|Amamedi v Archibala|
|2010 NY Slip Op 00901 [70 AD3d 449]|
|February 9, 2010|
|Appellate Division, First Department|
|Published by New York State Law Reporting Bureau pursuant to Judiciary Law § 431.|
|Alexie Amamedi et al., Respondents,|
Joel O. Archibala et al., Appellants.
Budin, Reisman, Kupferberg & Bernstein, LLP, New York (Philip M. Aglietti of counsel),
Budin, Reisman, Kupferberg & Bernstein, LLP, New York (Philip M. Aglietti of counsel), for respondents.
Order, Supreme Court, Bronx County (Wilma Guzman, J.), entered on or about August 5, 2009, which denied defendants' motion for summary judgment, unanimously reversed, on the law, without costs, the motion granted and the complaint dismissed. The Clerk is directed to enter judgment accordingly.
Contrary to defendants' contention, plaintiffs' medical evidence was admissible, as the submissions of the injured plaintiff's treating doctors were both affirmed, and defendants' expert, Dr. Montalbano, specifically referenced the unaffirmed MRI reports and relied on the results therein. Nevertheless, defendants established prima facie entitlement to judgment that the injured plaintiff did not sustain a "serious injury" (Insurance Law § 5102 [d]) by submitting expert affirmations that found no medical evidence of recent trauma on the patient's diagnostic films and reported normal ranges of motion in all tested body areas by specifying the tests they used to arrive at the measurements, and concluding that the injuries resolved without permanency (see DeJesus v Paulino, 61 AD3d 605 ). The affirmation of defendants' radiologist, Dr. Eisenstadt—who stated that desiccation along the spine "involves a drying out of [d]isc material which is a degenerative process greater than three months in origin. It could not have occurred in the time interval between examination and injury, and it is located at the most common levels in the population for degenerative disc disease to occur"—was sufficient to establish defendants' prima facie entitlement to summary judgment.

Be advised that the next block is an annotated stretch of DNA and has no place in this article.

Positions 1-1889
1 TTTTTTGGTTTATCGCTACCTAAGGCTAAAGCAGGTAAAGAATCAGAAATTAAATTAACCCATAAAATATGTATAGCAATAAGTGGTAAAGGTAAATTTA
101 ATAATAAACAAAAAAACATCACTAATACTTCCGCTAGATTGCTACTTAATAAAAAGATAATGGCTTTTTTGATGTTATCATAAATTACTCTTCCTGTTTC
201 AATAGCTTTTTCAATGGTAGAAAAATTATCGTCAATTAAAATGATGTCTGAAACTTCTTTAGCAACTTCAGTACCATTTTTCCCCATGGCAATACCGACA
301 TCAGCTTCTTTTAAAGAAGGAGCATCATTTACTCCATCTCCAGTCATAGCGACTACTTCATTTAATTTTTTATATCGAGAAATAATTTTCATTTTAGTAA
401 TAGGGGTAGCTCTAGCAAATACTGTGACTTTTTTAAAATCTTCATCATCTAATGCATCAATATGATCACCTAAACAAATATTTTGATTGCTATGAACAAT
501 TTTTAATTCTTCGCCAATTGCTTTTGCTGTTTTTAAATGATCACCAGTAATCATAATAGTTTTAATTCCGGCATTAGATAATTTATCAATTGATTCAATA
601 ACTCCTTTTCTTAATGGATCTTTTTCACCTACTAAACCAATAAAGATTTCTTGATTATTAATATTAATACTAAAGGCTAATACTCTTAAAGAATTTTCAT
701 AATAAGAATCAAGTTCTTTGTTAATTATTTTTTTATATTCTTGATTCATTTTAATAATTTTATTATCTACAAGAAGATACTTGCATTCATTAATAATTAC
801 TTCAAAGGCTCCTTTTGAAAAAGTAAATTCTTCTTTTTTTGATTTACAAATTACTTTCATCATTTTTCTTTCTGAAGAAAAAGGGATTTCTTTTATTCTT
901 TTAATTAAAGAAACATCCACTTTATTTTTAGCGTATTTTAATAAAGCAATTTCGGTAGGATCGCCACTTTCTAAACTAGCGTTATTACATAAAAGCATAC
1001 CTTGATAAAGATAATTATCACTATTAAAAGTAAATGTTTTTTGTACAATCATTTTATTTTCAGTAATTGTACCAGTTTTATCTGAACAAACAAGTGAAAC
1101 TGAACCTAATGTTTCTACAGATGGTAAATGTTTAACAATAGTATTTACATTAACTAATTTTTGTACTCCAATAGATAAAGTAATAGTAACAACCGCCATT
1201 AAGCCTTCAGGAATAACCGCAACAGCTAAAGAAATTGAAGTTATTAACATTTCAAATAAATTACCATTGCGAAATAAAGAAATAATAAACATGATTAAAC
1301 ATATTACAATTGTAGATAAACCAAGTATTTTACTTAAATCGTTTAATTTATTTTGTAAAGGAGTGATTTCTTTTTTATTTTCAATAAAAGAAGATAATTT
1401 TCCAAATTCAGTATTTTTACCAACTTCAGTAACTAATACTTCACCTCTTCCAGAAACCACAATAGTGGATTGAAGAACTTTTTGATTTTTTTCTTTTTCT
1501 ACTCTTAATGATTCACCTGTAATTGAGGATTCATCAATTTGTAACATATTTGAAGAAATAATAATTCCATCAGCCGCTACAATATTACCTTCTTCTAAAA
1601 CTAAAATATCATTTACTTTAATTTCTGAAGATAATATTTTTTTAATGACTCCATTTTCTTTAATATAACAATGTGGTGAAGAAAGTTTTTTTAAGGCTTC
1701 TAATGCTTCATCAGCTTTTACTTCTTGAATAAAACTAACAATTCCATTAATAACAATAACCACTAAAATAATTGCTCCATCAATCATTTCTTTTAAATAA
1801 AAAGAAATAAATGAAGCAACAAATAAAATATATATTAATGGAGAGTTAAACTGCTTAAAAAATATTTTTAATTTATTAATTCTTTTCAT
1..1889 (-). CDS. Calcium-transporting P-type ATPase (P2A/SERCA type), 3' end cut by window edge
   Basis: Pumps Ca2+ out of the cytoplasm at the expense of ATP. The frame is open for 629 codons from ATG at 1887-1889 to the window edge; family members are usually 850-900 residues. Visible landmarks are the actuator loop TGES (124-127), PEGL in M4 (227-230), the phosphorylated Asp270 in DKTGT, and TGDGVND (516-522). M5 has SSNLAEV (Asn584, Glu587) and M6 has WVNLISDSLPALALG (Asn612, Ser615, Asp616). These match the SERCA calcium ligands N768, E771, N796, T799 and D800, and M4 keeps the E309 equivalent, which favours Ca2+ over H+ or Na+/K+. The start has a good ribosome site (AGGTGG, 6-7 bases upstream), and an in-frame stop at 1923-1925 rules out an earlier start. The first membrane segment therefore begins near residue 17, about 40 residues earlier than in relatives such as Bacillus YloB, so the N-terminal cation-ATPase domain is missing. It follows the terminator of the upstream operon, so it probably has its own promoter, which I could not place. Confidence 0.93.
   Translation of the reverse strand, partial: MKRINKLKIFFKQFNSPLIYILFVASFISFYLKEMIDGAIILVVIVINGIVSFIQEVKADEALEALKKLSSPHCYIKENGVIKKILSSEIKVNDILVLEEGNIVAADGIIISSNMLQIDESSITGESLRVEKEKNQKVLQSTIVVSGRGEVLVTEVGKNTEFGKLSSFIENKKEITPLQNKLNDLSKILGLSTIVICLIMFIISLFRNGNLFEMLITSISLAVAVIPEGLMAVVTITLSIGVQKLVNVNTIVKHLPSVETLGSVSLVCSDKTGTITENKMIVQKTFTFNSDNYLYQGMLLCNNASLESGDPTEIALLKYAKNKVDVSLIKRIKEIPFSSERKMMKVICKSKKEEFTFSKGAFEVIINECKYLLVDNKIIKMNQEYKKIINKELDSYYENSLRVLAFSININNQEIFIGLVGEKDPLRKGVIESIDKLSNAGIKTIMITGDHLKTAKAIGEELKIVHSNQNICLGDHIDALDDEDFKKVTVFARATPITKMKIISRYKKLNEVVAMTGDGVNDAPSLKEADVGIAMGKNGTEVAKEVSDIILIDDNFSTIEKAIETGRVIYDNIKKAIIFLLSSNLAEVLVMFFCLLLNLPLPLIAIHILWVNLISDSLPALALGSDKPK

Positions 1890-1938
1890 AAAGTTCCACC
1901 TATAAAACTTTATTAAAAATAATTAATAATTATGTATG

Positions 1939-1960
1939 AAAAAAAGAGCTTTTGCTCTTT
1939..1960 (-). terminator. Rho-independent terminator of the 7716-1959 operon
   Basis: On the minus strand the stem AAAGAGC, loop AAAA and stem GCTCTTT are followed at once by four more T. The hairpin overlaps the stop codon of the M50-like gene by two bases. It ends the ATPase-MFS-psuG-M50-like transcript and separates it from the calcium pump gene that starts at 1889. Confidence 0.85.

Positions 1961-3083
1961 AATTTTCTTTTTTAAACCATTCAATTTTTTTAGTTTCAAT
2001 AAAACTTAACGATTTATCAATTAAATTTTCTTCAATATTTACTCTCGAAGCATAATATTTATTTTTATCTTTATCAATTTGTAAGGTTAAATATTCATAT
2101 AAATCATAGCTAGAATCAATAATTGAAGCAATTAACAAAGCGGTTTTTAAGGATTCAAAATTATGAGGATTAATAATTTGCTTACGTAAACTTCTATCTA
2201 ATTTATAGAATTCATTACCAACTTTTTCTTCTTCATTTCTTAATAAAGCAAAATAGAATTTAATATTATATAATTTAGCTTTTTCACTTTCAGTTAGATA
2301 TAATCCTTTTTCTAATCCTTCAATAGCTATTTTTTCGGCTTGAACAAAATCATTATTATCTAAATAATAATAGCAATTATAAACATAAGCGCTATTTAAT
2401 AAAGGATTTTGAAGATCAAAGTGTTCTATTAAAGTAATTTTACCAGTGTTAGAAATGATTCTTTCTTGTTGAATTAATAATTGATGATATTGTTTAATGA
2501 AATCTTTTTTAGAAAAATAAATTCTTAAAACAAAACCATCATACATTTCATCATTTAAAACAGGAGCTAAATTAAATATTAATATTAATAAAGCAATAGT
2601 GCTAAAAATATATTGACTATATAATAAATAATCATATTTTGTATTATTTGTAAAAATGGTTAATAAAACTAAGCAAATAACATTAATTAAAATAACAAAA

Defendants made a prima facie showing that plaintiff did not sustain a 90/180-day injury (Insurance Law § 5102 [d]); absent evidence sufficient to raise an issue of fact as to causation, this claim lacks merit (see Valentin v Pomilla, 59 AD3d 184, 186-187 ). The fact that the injured plaintiff may have missed more than 90 days of work is not determinative of this claim (Ortiz v Ash Leasing, Inc., 63 AD3d 556, 557 ), and there is no evidence in the record suggesting that he was prevented from performing substantially all of the material acts that constituted his usual and customary daily activities for 90 of the 180 days following the accident (see Uddin v Cooper, 32 AD3d 270, 271 , lv denied 8 NY3d 808 ).
Plaintiffs failed to meet the consequent burden of demonstrating serious injuries as defined in the statute (Franchini v Palmieri, 1 NY3d 536 ), since both of the treating [*2]physicians failed to address the degenerative condition noted by both of defendants' experts (see Valentin, 59 AD3d at 186). Dr. Montalbano affirmed that absent any other detailed evidence, the injured plaintiff's degenerative condition was consistent with his age, occupation and comorbid condition of being overweight; at the very least, this warranted some kind of rebuttal on plaintiffs' behalf (cf. June v Akhtar, 62 AD3d 427 ). Concur—Tom, J.P., Andrias, Friedman, Nardelli and Catterson, JJ.